With a passion for marketing, business and people, and a recognized expert in data-driven marketing and brand engagement, Maria talks to Business Chief about her new role, her leadership style and what success means to her.
You've recently moved from IBM to Kyndryl, joining as CMO. Tell us about this exciting new role?
I’m Chief Marketing Officer for Kyndryl, the independent company that will be created following the separation from IBM of its Managed Infrastructure Services business, expected to occur by the end of 2021. My role is to plan, develop, and execute Kyndryl's marketing and advertising initiatives. This includes building a company culture and brand identity on which we base our marketing and advertising strategy.
We have an amazing opportunity ahead at Kyndryl to create a company brand that will stand apart in the market by leading with our people first. Once we are an independent company, each Kyndryl employee will advance the vital systems that power human progress. Our people are devoted, restless, empathetic, and anticipatory – key qualities needed as we build on existing customer relationships and cultivate new ones. Our people are at the heart of this business and I am deeply hopeful and excited for our future.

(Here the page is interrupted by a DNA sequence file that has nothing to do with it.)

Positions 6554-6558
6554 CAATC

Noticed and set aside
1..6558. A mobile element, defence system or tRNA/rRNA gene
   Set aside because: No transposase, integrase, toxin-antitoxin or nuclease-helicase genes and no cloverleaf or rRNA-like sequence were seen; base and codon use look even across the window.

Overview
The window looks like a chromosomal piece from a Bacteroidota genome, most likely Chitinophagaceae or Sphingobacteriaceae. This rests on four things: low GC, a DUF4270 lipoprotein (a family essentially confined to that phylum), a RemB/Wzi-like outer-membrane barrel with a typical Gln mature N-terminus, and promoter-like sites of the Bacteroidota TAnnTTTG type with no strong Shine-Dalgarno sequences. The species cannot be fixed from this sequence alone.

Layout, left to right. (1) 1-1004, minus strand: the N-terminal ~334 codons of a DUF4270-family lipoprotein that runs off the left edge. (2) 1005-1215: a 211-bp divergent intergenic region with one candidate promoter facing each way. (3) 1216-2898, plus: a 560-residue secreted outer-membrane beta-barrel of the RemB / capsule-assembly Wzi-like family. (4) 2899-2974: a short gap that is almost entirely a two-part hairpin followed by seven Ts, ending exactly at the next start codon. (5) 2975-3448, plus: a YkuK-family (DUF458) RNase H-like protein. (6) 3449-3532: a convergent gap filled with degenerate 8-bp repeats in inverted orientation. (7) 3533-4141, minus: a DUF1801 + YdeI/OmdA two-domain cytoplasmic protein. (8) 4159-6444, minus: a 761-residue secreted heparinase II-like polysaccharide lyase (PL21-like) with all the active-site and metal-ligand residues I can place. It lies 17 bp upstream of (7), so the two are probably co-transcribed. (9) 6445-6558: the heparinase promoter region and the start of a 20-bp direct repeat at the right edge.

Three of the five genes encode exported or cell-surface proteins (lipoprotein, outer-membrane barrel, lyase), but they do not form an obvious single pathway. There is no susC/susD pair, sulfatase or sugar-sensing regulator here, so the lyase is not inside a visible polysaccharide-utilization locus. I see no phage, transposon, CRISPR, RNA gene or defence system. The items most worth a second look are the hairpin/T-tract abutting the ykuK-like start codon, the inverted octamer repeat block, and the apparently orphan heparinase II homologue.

What experiences have helped prepare you for this new opportunity?
I’ve had a very rich and diverse career history at IBM that has lasted 25+ years. I started out in sales but landed explored opportunities at IBM in different roles, business units, geographies, and functions. Marketing and business are my passions and I landed on Marketing because it allowed me to utilize both my left and right brain, bringing together art and science. In college, I was no tonly a business major, but an art major. I love marketing because I can leverage my extensive knowledge of business, while also being able to think openly and creatively.
The opportunities I was given during my time at IBM and my natural curiosity have led me to the path I’m on now and there’s no better next career step than a once-in-a-lifetime-opportunity to help launch a company. The core of my role at Kyndryl is to create a culture centered on our people and growing up in my career at IBM has allowed me to see first-hand how to prioritize people and ensure they are at the heart of progress in everything Kyndryl will do.
How would you describe your leadership style?